Kensington, MD, April 4, 2020 — Some people in the burbs never thought they’d actually live there. For them, home is a place where you sleep and store your stuff. You work, play, socialize, and vacation elsewhere – at a resort, their beach house or a “camp” in Maine.
Now that the entire country is on an extended stay-cation, folks are finding out if their ‘hood is good.
Until recently, we have had a few neighbors we’ve never seen. They’ve avoided the mundane stuff of suburban life. Other people cut their grass, plant their flowers and clean their houses. Maids even put out their trash and exercise their yellow labs.
Since the advent of COVID neighborhood arrest, they’ve been out sniffing flowers and wearing out their tenderfooted dogs. In some ways it’s fun to watch. We even made a rare sighting of our U.S. senator who lives on the next block.
We first moved into this neighborhood in 1985. At that time I was a competitive distance runner and needed routes to run that were long and safe from traffic. This was/is best place to run and walk in all of Washington IMHO.
These days this hike-a-holic is on the neighborhood wagon. It’s a good ride with plenty variety and room to roam. Here’s a five-mile sample.
The hood is full of small libraries. The first was designed a built by a 10-year-old girl with very little help from her dad. It’s not this one.
Folks decorate their trees.
One of more than 70 LDS temples in the U.S. Can’t tell you how dramatic it is at night. Nearby graffiti used to say, “Free Dorothy!”
Cat tails ready to regenerate.
Turn toward the temple. Right at the For Sale sign.
Lots of kids.
American cherry trees are blooming everywhere.
Woah! A bear! Note that it’s on a leash.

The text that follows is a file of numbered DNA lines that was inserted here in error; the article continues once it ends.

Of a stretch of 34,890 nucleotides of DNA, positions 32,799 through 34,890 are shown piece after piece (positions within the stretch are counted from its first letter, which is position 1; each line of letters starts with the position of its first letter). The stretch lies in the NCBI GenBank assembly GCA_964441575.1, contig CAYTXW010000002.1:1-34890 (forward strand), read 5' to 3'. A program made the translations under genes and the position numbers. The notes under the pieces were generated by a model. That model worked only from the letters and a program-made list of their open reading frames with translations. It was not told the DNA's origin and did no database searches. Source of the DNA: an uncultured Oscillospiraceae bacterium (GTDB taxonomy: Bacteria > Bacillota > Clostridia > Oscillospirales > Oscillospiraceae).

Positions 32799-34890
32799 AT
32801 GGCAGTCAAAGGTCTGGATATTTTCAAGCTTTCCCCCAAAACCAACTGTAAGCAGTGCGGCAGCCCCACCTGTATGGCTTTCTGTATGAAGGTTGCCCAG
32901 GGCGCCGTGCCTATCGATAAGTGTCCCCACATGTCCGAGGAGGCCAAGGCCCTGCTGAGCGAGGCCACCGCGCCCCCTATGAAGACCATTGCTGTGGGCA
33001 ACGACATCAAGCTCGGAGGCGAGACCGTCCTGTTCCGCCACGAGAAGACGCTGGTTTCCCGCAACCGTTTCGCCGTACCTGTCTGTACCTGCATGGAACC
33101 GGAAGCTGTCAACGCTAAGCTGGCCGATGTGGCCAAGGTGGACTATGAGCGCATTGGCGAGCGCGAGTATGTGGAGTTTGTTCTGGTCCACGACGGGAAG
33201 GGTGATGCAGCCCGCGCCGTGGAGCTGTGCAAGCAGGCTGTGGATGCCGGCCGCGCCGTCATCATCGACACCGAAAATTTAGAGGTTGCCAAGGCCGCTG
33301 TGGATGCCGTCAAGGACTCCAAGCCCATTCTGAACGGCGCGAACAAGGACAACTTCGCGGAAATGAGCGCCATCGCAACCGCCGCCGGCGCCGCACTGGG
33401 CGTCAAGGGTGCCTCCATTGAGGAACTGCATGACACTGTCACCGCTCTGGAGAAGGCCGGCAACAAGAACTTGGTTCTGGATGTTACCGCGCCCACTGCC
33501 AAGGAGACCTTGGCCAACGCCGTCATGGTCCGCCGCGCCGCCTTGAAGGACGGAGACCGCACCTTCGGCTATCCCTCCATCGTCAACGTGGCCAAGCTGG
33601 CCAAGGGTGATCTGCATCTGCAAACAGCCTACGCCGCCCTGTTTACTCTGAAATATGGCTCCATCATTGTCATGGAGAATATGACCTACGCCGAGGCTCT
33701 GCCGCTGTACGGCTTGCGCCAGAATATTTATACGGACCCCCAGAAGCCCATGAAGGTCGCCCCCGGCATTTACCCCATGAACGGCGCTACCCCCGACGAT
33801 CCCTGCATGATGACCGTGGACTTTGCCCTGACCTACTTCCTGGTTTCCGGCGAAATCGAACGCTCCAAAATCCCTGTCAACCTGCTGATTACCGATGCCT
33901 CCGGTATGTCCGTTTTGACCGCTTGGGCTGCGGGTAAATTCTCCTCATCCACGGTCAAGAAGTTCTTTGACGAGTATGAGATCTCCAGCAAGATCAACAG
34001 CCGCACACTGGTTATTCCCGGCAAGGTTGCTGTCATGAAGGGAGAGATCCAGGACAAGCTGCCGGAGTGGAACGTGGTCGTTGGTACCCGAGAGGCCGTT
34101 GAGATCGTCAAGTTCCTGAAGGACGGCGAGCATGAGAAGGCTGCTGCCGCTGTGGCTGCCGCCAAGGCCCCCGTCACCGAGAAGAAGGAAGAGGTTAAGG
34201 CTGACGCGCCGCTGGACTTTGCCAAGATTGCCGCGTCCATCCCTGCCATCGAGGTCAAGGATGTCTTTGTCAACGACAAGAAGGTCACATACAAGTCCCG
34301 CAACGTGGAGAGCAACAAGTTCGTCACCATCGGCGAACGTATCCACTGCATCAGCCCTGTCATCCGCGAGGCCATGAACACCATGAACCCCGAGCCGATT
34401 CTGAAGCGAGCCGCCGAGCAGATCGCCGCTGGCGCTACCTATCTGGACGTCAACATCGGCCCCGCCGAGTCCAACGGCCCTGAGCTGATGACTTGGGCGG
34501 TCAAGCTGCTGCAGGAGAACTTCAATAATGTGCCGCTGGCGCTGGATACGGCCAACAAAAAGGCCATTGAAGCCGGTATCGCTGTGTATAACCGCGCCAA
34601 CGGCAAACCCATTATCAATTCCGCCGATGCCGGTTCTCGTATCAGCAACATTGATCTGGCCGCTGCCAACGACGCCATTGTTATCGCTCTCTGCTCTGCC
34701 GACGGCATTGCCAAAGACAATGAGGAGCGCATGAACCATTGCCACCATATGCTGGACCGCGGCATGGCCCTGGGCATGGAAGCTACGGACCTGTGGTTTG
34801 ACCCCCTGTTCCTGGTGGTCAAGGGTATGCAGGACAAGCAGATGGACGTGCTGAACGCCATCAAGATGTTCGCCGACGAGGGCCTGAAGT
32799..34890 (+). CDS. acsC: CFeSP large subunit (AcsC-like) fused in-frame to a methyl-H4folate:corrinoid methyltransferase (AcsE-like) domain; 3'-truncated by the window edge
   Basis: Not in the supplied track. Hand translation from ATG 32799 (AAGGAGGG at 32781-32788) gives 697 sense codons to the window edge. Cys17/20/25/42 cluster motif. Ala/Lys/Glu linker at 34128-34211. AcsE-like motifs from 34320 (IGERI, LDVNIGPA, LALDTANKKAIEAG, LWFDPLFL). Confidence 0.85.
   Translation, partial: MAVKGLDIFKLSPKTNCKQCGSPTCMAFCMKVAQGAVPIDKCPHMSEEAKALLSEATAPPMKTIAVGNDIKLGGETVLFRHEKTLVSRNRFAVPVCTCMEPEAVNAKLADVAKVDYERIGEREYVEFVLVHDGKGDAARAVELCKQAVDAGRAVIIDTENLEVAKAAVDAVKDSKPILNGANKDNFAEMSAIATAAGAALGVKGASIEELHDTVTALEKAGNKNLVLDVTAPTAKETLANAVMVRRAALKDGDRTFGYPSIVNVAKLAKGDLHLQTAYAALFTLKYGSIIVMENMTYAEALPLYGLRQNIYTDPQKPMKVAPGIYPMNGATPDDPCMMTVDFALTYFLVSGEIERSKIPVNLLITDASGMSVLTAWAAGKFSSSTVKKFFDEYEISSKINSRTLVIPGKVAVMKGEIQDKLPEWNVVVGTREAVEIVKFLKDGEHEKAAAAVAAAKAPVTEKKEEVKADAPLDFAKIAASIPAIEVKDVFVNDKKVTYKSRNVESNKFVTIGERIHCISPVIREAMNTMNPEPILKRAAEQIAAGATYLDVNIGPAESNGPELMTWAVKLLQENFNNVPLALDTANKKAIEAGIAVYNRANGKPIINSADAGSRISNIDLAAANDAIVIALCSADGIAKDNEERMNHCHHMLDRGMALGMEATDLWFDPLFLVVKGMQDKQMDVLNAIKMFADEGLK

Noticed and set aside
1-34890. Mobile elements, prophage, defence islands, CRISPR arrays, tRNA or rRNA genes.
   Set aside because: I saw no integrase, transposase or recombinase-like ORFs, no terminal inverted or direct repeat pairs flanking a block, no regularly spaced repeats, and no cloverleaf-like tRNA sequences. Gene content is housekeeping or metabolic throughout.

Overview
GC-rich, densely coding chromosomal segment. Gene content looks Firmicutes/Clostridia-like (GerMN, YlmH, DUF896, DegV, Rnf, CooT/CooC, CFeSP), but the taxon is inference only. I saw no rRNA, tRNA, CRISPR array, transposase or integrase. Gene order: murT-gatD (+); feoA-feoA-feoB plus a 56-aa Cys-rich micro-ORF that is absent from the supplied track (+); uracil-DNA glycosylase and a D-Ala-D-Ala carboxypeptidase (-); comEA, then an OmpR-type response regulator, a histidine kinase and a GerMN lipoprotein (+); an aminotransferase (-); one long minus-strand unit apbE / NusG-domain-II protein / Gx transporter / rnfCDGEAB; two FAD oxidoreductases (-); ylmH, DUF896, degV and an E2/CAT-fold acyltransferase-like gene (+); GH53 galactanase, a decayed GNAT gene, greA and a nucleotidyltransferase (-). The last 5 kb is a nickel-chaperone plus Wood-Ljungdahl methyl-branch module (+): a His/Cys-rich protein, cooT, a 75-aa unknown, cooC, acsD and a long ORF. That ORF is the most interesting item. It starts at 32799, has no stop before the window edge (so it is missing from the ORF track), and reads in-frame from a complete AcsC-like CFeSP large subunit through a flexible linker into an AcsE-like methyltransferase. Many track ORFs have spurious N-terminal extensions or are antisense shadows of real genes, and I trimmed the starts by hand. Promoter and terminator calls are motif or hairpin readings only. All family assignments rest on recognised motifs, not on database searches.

Kensington, like its English namesake, is noted for its gardens and playgrounds. Unfortunately the equipment is a COVID vector and accordingly is off limits.
The parks are named for the people who cared for them, most for decades.
The farmer’s market was open, but sparsely attended compared to normal. That is the original 1894 railroad station where the train still stops.
This is a cosmopolitan international area. Earlier I passed the Hungarian ambassador’s house.
This has been a children’s library for more than 125 years.
No. The rabbi isn’t buried there. The town is full of tributes to its prominent citizens.
Silver Creek. Earth Day was conceived a couple of blocks from this site. Sen. Gaylord Nelson founded Earth Day. His wife still lives in their house.
We tried to name this new middle school after Sen. Nelson. Silver Creek won out.
What’s a hike without a fire? The ash tree that used to live here was murdered by emerald ash borers. Left with a giant hole in the ground, a stay-cation-ready replacement was in order.
I usually walk early to avoid the herds that self-generate as the day matures.
Wanna buy a house?